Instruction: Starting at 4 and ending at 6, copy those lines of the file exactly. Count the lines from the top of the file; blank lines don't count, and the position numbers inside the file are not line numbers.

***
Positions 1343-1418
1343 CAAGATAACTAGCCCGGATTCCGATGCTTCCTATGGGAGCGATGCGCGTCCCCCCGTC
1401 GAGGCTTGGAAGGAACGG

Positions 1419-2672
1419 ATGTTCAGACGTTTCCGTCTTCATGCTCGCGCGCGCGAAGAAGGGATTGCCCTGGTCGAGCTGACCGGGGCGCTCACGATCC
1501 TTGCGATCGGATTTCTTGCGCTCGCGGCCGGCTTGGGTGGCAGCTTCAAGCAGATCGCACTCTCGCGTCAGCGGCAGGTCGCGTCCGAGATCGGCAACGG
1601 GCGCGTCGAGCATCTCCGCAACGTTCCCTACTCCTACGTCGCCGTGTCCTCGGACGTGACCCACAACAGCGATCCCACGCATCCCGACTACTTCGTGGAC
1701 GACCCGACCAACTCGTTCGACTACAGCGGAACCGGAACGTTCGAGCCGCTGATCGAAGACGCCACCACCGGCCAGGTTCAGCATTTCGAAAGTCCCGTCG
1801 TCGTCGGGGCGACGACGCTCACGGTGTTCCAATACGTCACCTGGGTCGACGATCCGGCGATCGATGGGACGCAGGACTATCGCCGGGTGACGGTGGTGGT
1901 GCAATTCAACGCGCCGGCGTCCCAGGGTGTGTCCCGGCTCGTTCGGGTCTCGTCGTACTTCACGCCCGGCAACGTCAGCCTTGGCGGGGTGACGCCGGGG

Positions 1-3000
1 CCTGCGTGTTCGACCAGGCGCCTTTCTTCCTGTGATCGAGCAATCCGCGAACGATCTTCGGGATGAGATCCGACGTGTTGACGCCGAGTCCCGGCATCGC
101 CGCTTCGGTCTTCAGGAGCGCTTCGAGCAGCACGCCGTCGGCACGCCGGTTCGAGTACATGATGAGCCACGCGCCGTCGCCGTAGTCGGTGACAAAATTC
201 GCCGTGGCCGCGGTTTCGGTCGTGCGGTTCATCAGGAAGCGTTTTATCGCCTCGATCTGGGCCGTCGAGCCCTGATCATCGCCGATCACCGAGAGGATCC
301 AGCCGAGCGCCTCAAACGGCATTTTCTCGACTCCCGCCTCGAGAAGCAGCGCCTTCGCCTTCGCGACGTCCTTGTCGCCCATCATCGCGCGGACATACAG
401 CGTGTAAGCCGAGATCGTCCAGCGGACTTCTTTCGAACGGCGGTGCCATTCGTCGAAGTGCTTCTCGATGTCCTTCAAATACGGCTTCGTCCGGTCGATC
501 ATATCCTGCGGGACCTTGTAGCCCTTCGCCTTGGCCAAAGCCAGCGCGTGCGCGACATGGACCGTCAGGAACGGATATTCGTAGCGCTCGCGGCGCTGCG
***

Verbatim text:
Positions 1419-2672
1419 ATGTTCAGACGTTTCCGTCTTCATGCTCGCGCGCGCGAAGAAGGGATTGCCCTGGTCGAGCTGACCGGGGCGCTCACGATCC
1501 TTGCGATCGGATTTCTTGCGCTCGCGGCCGGCTTGGGTGGCAGCTTCAAGCAGATCGCACTCTCGCGTCAGCGGCAGGTCGCGTCCGAGATCGGCAACGG